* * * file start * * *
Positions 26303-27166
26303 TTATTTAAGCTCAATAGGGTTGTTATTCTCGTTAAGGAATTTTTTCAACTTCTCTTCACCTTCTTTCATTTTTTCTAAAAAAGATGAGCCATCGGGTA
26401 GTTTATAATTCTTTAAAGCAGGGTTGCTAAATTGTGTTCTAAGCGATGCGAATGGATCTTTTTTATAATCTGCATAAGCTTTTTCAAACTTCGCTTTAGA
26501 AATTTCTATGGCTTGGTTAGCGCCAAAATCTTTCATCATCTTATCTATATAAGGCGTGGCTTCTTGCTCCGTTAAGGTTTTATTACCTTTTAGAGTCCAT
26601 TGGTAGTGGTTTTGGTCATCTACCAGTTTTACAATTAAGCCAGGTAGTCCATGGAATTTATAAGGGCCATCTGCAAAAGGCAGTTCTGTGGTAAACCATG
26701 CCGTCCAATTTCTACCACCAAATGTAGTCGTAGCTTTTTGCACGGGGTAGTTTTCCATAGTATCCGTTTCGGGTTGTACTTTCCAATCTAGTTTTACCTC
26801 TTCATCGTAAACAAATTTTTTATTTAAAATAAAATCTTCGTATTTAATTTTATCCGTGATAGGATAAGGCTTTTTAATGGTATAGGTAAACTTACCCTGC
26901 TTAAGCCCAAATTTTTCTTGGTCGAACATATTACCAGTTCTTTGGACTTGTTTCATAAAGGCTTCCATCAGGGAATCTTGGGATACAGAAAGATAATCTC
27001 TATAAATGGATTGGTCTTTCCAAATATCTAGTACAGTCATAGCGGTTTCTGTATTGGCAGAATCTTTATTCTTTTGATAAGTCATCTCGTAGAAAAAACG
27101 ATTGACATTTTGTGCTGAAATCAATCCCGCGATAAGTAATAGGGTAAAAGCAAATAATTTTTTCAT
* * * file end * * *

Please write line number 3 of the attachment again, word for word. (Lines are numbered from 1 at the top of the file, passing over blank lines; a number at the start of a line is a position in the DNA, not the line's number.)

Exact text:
26401 GTTTATAATTCTTTAAAGCAGGGTTGCTAAATTGTGTTCTAAGCGATGCGAATGGATCTTTTTTATAATCTGCATAAGCTTTTTCAAACTTCGCTTTAGA